Arts: Why, Mr Darcy. You're black

Cameras don't always lie these days. But mostly they do. And the photographers in this year's Citibank competition have learned to exploit our cynicism. By Rachel Halliburton
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The Independent Culture
WHAT would you do if you wandered into a room where everyone had the same face? Would you react strongly if a TV adaptation of Pride & Prejudice showed Mr Darcy as a black man? How would you judge a someone if you stared into his eyes and then saw blood spattered across his cheek? And what kind of space haunts your imagination most - the frame within a frame, or the road that leads to nowhere?

If you have never seriously addressed any of these questions, then your visual and conceptual world will be significantly stretched by the entries for this year's Citibank Private Bank Photography Prize. This is the third year of the award which charts the ever evolving and controversial relationship between photography and art. The success of its two former winners comes as a retrospective slap in the face for protesters like John Ruskin, the 19th-century's first serious opponent of photography as art. In 1997, the panel of judges was seduced by Richard Billingham's starkly unglamorous portrayal of poverty within his own family, while in 1998 they were captured by Andreas Gursky's vision of a soulless, alienated human-race dwarfed by a barren world.

We live in an era which has gone from the naive concept that "the camera never lies," to the cynical and knowing realisation that "photography always manipulates". The five photographers shortlisted for this year invite the viewer to revel in that knowingness - casually mixing visual vocabularies so that references to Hogarth are linked to statements about racism, while a snapshot of a beer'n'kebabs lads' night out echoes photographer Nan Goldin's portrayals of transvestism.

Paul M Smith's photographs are the most disturbing of the selection. In his sequence, (ITALS) Make My Night (ENDITAL) they beckon the onlooker into the riotous carnival atmosphere of male bonding down-the-pub. In one photo a man wears a condom on his head, sticking two fingers up his nose, in another three men piss into a urinal, gesticulating with one finger each at the photographer. These look like the photos of a man who thinks only with his penis - crude, lewd and defiantly snapshot - until you firstly notice that all the faces have been computer-manipulated to be identical, and secondly realise that they are the face of the photographer. Suddenly the photographs take on a new dimension. Still flaunting their laddishness, they can be seen either as a sophisticated comment on the way the individual's identity is subsumed into a group, or as a surreal manifestation of solipsism.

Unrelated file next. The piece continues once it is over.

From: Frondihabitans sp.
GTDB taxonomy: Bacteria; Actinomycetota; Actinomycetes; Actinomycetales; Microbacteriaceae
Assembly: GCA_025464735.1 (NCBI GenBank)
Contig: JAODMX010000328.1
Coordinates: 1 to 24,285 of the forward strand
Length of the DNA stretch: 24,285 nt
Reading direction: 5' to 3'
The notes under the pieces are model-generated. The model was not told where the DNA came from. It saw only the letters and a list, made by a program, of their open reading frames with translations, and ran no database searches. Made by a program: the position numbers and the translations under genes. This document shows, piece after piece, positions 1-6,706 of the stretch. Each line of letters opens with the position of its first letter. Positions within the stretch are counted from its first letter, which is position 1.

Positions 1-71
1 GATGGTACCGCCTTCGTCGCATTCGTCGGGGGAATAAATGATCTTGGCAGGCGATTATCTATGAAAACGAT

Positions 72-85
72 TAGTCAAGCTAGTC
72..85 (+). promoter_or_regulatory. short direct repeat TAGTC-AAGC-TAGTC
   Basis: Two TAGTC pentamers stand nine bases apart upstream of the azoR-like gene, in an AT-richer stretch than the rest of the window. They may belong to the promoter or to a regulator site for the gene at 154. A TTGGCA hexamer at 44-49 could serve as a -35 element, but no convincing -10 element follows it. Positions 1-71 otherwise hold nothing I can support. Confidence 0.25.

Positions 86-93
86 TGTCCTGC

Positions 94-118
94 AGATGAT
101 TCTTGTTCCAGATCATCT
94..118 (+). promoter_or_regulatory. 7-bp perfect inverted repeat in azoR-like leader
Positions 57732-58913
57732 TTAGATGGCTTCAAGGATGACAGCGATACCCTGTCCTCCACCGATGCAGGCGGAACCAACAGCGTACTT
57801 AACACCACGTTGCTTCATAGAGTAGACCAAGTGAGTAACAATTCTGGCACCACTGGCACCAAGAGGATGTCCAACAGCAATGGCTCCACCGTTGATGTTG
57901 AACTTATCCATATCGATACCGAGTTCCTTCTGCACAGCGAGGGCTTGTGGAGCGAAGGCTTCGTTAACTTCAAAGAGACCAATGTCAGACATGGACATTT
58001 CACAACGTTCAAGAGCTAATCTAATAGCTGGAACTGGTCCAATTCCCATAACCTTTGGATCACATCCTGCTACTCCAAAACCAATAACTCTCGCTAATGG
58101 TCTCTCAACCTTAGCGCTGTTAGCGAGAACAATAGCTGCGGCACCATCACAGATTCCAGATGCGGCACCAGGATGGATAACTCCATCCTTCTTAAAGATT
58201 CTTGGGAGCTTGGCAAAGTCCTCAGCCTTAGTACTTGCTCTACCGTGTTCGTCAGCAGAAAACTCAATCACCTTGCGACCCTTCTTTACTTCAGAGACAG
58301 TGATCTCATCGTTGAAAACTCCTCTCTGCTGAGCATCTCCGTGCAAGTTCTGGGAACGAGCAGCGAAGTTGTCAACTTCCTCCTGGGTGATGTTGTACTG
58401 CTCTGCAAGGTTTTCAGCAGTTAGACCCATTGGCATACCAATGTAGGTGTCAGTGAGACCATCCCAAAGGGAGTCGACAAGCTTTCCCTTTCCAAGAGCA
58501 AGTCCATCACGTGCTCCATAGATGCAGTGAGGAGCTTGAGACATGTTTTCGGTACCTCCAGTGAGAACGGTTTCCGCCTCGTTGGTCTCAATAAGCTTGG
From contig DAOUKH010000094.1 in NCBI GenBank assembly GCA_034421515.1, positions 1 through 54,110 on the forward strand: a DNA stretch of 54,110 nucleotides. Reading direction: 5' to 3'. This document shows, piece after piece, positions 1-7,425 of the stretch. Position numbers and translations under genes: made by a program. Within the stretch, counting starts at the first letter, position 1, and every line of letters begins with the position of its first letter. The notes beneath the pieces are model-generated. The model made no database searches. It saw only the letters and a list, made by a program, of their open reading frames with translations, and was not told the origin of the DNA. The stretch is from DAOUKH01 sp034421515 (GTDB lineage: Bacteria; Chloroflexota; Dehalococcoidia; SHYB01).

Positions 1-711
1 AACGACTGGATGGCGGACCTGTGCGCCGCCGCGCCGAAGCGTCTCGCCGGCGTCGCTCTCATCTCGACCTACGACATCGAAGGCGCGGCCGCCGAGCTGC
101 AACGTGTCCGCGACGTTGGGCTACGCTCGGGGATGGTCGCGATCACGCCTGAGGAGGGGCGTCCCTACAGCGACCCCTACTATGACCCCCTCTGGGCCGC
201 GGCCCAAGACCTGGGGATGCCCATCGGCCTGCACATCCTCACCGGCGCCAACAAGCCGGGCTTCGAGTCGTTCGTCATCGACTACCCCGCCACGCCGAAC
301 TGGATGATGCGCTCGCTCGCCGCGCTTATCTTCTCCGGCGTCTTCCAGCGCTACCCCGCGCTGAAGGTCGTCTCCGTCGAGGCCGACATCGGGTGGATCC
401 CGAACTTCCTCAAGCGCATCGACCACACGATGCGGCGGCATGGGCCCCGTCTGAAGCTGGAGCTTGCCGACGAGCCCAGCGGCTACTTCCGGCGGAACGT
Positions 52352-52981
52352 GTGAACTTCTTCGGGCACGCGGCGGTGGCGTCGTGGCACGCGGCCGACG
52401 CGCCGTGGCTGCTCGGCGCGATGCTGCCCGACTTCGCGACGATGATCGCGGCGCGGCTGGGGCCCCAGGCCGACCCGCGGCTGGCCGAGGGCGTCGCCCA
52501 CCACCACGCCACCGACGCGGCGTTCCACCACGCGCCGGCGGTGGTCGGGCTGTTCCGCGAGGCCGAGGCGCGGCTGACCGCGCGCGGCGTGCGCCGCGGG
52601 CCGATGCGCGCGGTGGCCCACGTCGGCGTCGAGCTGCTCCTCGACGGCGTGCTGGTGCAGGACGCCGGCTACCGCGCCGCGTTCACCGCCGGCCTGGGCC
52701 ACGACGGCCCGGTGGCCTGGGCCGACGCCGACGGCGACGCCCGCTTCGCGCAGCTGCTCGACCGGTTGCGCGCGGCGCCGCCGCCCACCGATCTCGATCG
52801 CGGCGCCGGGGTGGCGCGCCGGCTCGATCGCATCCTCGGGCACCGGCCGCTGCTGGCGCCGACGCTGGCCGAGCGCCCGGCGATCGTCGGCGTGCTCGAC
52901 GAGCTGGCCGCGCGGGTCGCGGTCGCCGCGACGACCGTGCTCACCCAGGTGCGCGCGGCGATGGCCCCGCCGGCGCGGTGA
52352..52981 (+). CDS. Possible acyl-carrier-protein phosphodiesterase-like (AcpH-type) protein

Yinka Shonibare also plays a central role in his own photographs, which first appeared before London viewers in a poster campaign on the underground. (ITALS) Diary of Victorian Dandy (ENDITAL) is a mixture of 19th-century camp and formality, a series of posed photographs depicting a day in the life of a fop at the height of Her Majesty's Empire. The glorious self- consciousness of these photographs in itself subverts the Victorian society they depict, but the most important element is the fact that their central character is black. Their reflection of Hogarth's A Rakes Progress adds to their satirical value, but the satire here operates at a different level - where Hogarth's paintings rely on internal tensions and imagery to convey their message, here much of the irony stems from the outside tension brought by the onlooker's 20th-century re-evaluation of the importance of the black man in our society.

Go on and look into the eyes of any of Rineke Dijkstra's portraits, and you find yourself confronted with a simplicity that simultaneously confounds. Dijkstra is most celebrated for her photographs of gawky adolescents facing the camera from beaches across Europe and North America - and has continued this direct confrontation with awkwardness, photographing young men after they have just emerged blood-smeared from bull-fights or women immediately after they have given birth. Portraiture here isn't presentation of the subject, it is more like an invasion. The tension of the work frequently lies in her subject's simultaneous desire to escape and confront the camera's gaze.

Alex Hartley and Augusto Alves da Silva round off the list of competitors, both playing games with the onlooker's sense of location. Hartley's most famous work Viewer traps a minimalist white gallery inside a giant slide viewer which - are you following this? - itself is displayed inside the gallery. This visual pun on the viewing space inside the viewing space inside the viewing space plays with ghostly lighting effects and dimension - but that's about it. Maybe you have to be there. Maybe not.

Da Silva presents a more interesting situation - a series of photographs of a mountain road taken at intervals of 10 metres. The viewer is surrounded by the road, which is projected from in front and behind. The point of this road is not that it is going anywhere - rather it is the subtle shifts in the scenery which show it to be in a state of Heraclitan flux. You can almost hear the crescendo and the decrescendo of the subjects that breeze in and out of the frames - the rumble of the landrover, the clatter of the horses. Its dreamlike quality and sense of transience is added to by the fact that at the end there is nothing there. Just the mountains and a subtly shifting sky.

The Citibank Photography Prize is at the Photographers' Gallery, 5 and 8 Great Portland St, London WC2, from 6 Feb; the winner will be announced on 9 March

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